We’ll continue to work with Global Kids on releasing their second challenge in Gamestar, and judging both of the contests.
Here is a very quick and sweet story of a boy who loves games and wanted to share them with his blind grandmother. Because there are not many accessible games for blind people, this boy decided to make his own for her. Quarky’s Quest is an example of being driven to design a game because of your audience. Often young game designers think about the cool features they want to put in their game, or the crazy story it will tell, before they think about who their game is made for. A great design exercise is to choose the audience before creating the game. What kinds of games would kids make to be played by babies? By the elderly? By people who cannot see? By non-gamers? By teachers?
Quarky's Quest Screenshot
If games that don’t use visual cues, like Quarky’s Quest, interest you, check out:
I’ve just returned from a 2 week trip to Chile where I taught, along with game producer Eddie Yoo, about the importance of protecting intellectual property through workshops using Gamestar Mechanic. We taught six workshops total in 3 cities in Chile to about 150 middle schoolers. Below is a fun video (in Spanish) that gives some clips of the workshops.
In teaching with games, we often use the creation of games to teach about other subjects like earth science, math systems, or storytelling. In contrast, these workshops in Chile focused on the artifact that the kids produced – the game itself, not the creation of it – as a component in understanding the subject matter. Our students created Gamestar games, and then bought and sold their same games as products in a commercial economy role playing simulation. They practiced buying and selling games in an economy without intellectual property pirates, and in an economy with them. Because the students were buying and selling games that they themselves created, we hoped for them to feel a sense of ownership and pride over their products.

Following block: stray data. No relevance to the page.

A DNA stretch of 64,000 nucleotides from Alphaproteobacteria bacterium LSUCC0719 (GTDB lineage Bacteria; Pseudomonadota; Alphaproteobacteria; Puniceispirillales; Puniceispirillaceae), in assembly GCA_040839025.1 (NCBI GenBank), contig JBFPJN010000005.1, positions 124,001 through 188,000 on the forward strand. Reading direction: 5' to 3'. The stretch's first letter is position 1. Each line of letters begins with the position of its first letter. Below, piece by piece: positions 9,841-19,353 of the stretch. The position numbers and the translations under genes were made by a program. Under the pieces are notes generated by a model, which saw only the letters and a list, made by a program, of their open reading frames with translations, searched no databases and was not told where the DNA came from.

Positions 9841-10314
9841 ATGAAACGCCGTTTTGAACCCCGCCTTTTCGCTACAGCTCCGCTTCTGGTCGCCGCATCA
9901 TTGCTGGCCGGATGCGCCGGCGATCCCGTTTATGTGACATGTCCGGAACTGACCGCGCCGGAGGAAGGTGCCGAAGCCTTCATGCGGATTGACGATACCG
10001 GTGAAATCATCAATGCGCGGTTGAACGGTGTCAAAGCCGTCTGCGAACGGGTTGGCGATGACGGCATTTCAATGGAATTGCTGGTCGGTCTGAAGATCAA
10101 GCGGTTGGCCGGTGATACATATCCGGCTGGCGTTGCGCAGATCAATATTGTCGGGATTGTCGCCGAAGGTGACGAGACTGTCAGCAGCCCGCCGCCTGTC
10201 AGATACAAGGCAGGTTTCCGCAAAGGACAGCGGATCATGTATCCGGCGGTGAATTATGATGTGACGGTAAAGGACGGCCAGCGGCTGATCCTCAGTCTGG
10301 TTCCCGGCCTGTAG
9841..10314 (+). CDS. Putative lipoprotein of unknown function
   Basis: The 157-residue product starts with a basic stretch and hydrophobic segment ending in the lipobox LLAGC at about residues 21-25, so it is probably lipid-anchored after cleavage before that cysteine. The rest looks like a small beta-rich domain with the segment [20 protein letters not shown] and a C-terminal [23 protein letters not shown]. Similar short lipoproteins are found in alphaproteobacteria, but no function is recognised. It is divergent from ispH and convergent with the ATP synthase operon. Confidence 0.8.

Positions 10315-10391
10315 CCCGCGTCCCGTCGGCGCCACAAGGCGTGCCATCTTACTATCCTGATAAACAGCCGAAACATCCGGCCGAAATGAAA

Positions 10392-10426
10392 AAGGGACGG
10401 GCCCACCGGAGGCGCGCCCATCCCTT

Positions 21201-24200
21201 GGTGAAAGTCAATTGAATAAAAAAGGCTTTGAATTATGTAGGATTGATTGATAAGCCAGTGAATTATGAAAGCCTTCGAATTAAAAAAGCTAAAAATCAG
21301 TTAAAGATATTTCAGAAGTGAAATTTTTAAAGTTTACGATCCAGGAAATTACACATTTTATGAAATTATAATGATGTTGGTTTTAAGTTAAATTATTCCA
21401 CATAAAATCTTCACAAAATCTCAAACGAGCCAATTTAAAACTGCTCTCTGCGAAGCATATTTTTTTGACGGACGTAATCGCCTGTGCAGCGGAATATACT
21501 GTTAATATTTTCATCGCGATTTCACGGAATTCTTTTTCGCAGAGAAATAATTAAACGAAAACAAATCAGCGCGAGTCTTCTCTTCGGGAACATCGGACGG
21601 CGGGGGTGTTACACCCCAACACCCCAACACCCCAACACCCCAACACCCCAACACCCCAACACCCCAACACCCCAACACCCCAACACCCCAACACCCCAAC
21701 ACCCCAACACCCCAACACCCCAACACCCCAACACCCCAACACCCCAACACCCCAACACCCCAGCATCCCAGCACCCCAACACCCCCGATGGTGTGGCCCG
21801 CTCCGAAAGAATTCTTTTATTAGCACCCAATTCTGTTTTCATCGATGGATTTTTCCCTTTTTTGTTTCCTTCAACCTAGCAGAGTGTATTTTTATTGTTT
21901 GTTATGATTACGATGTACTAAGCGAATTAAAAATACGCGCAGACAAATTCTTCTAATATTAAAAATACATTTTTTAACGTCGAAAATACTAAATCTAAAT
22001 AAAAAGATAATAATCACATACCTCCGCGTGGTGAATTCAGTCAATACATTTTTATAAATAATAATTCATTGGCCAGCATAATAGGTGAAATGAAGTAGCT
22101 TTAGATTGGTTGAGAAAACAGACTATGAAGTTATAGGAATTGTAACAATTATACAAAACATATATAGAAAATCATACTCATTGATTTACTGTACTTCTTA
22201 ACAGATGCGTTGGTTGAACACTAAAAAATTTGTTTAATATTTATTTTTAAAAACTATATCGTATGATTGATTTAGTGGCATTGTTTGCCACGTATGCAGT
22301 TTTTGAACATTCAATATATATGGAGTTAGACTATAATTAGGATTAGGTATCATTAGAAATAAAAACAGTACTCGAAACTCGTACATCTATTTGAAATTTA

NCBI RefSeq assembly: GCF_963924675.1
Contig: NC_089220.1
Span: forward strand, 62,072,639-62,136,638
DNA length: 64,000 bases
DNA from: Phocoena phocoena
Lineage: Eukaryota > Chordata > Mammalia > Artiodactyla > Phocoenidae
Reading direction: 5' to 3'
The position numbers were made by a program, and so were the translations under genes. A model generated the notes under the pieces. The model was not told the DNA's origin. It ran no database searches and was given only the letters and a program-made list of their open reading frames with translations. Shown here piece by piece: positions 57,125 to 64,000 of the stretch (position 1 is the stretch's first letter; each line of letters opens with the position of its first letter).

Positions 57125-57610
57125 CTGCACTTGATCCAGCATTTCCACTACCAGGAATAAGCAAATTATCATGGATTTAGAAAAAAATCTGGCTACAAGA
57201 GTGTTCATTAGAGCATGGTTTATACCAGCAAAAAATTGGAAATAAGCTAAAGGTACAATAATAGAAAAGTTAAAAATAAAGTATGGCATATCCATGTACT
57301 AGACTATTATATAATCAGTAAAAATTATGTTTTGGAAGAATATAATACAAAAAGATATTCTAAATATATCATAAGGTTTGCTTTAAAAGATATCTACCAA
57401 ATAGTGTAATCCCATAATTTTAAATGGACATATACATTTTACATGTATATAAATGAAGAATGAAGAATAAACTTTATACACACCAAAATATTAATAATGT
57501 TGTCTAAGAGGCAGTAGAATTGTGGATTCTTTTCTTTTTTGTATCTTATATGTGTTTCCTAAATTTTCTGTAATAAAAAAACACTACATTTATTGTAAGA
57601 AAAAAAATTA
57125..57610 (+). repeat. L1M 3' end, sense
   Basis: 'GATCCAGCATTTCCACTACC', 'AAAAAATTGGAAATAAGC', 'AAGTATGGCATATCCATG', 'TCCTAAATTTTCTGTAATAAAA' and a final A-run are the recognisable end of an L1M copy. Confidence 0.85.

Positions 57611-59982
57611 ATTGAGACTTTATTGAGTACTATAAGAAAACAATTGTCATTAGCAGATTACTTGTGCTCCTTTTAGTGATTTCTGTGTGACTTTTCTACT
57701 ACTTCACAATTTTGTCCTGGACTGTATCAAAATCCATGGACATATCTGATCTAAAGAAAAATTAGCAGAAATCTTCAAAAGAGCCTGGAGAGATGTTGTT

Intellectual property is an abstract and important subject, especially in our digital world where material can be easily downloaded illegally. Often kids don’t understand the similarities between physical and digital property, and how pirating digital goods is akin to stealing physical ones. Using video games as the example of intellectual property was particularly relevant because the kids in our workshops were super gamers! I believe the strongest lesson that these students took from the workshops was that responsibly making games is a real career choice, and it’s one that will help the economy grow.
If you’re interested in teaching about copyright and intellectual property, Common Sense Media has some great lesson plans. Here’s a favorite of mine that teaches about copyright through music.